June 14, 2013; Washington Post, “WonkBlog”

Usually, it’s the U.S. that dictates to other nations, as well as international organizations, about cleaning up their financial acts, lest the U.S. economy get tarnished. But last week, the message went in the reverse direction.

The International Monetary Fund’s annual review of the U.S. economy took a two-by-four to U.S. fiscal policy; namely, the sequester: “On the fiscal front, the deficit reduction in 2013 has been excessively rapid and ill-designed,” the IMF report said. “In particular, the automatic spending cuts (‘sequester’) not only exert a heavy toll on growth in the short term, but the indiscriminate reductions in education, science, and infrastructure spending could also reduce medium-term potential growth.”

The review even gave something of a thumbs-up to President Obama’s FY2014 budget submission, saying, “These cuts should be replaced with a back-loaded mix of entitlement savings and new revenues, along the lines of the Administration’s budget proposal.”

In an interview, IMF director Christine Lagarde predicted a 1.9 percent rate of growth in the U.S. economy through 2013, powered partly by the housing market recovery, but downgraded the IMF’s earlier predictions for growth in 2014 from 3 percent to 2.7 percent due to the sequester. Lagarde argues that the U.S. should slow down its austerity planning until the economy is stronger, especially since despite evidence of a recovery, employment is still lagging.

Getting less attention than the IMF critique of the sequester is Lagarde’s comment to Fox News that while the U.S. should slow down the sequester, it should speed up “long-term measures that will be critical for the U.S. economy that need to be taken now, particularly concerning entitlements.” In the end, once Congress and the White House recognize that the sequester is one heck of a thoughtless approach to budget-cutting, they may, with the help of nonprofit advocates, deep-six the sequester as having a minimal impact on the deficit but lots of negative effects on critical programs and public services. The two parties will each complain about the other vociferously as they stagger to an all-but-unavoidable agreement that the sequester was bad policy.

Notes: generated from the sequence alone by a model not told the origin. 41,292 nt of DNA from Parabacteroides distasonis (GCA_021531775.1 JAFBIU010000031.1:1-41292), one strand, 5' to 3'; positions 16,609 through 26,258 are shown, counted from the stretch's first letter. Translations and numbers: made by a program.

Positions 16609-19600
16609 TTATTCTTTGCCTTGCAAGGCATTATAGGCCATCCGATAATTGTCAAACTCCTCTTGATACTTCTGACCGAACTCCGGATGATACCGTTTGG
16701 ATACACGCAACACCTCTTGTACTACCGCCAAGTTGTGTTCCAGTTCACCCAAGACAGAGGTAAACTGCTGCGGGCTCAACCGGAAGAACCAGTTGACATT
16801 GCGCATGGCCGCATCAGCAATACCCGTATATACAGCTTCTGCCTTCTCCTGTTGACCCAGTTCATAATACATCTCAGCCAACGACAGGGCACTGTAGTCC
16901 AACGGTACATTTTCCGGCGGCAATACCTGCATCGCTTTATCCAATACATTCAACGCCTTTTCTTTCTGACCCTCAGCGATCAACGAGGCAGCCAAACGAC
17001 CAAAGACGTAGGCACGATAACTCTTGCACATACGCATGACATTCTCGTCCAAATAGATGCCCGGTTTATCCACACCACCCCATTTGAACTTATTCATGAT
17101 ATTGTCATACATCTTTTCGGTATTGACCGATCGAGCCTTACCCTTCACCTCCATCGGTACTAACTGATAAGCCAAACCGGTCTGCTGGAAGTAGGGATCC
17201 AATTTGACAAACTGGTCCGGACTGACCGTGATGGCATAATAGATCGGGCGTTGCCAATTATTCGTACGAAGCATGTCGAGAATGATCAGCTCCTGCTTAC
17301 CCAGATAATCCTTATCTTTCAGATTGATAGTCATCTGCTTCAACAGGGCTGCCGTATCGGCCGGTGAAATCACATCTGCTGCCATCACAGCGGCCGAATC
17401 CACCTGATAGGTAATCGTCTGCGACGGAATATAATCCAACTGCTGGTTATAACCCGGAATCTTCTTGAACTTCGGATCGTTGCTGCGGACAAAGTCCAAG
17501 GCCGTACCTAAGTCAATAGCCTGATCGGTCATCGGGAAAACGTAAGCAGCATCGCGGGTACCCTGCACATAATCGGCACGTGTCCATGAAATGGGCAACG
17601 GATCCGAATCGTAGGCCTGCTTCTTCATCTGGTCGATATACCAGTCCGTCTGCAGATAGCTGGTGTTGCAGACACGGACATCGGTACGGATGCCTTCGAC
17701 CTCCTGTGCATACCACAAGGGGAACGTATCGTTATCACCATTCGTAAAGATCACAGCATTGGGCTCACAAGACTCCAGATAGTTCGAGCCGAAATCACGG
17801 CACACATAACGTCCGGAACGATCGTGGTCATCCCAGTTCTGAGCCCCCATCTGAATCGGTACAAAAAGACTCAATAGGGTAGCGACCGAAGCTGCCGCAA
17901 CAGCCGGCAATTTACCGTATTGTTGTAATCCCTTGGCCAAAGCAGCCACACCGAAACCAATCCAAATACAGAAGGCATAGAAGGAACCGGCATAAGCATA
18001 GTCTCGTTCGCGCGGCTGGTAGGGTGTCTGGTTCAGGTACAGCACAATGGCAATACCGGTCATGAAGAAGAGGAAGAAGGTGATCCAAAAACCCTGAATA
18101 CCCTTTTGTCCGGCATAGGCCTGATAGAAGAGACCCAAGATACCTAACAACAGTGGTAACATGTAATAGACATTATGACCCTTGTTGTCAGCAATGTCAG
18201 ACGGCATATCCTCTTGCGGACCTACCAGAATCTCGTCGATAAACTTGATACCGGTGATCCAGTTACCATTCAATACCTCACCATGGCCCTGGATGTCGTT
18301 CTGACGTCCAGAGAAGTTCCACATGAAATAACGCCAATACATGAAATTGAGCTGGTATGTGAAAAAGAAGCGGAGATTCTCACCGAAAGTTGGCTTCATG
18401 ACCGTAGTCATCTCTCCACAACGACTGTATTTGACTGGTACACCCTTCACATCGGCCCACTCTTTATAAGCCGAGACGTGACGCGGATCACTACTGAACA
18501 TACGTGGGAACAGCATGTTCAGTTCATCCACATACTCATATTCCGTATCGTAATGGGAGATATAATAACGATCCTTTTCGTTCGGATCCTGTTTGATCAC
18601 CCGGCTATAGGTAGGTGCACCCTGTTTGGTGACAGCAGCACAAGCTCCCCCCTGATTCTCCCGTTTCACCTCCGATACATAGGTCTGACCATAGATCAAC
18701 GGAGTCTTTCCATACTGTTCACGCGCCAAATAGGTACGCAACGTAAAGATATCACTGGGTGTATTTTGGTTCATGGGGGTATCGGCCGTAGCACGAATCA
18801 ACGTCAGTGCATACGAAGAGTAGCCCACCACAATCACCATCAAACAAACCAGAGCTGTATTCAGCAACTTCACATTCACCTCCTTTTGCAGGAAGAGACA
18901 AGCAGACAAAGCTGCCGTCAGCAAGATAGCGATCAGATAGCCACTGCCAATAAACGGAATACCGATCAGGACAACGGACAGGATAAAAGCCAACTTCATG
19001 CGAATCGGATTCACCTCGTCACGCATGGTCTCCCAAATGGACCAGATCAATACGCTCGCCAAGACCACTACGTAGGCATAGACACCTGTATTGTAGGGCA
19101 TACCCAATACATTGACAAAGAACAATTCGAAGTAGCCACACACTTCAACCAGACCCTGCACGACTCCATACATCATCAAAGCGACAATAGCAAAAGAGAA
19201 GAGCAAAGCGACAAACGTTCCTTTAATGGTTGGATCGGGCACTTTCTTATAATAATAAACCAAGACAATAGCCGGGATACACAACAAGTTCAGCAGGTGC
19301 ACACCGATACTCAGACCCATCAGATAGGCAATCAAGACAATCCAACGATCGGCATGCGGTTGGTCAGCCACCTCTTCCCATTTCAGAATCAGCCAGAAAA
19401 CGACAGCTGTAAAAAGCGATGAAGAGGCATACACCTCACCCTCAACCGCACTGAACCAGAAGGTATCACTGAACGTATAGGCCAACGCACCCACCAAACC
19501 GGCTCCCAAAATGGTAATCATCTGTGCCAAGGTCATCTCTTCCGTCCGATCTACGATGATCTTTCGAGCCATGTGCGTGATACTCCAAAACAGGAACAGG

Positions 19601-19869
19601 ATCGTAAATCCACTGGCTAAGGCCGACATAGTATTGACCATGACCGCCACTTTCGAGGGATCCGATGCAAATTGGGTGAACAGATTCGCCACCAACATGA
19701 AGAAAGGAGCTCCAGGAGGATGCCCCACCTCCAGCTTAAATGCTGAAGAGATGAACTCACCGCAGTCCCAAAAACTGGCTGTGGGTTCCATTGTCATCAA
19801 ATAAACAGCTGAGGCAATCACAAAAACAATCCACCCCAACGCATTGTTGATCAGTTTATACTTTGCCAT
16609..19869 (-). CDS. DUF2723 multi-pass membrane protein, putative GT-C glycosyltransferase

But will the two parties agree on entitlement reform? Despite the president’s flirtation with “chained CPI” as a component of entitlement reform, the two parties face an ideological chasm to bridge. When it really comes down to it, the right wing of the Republican Party, including the Republicans’ in-house libertarians, is deeply suspicious of entitlements. They view recipients of Social Security, disability benefits, and public assistance as “takers” out for the goodies that government can distribute without more than a modicum of personal social responsibility. To them, public assistance as designed in the New Deal was meant for destitute widows, with Social Security as assistance for old people at a time when the typical American life expectancy was 62. When candidate Mitt Romney uttered his commentary about the entitled behavior of those 47 percent of Americans “who are dependent upon government, who believe that they are victims, who believe that government has a responsibility to care for them, who believe that they are entitled to health care, to food, to housing, to you name it,” he might not have intended to have the surreptitiously videotaped comment circulated, but it was an honest reflection of what he and many other Republicans actually feel.

Maybe next time, Christine Lagarde can send the annual report to members of Congress as well as the head of state, so that the lawmakers who need to better understand the long-term, cumulative, compounding impact of the sequester get it.—Rick Cohen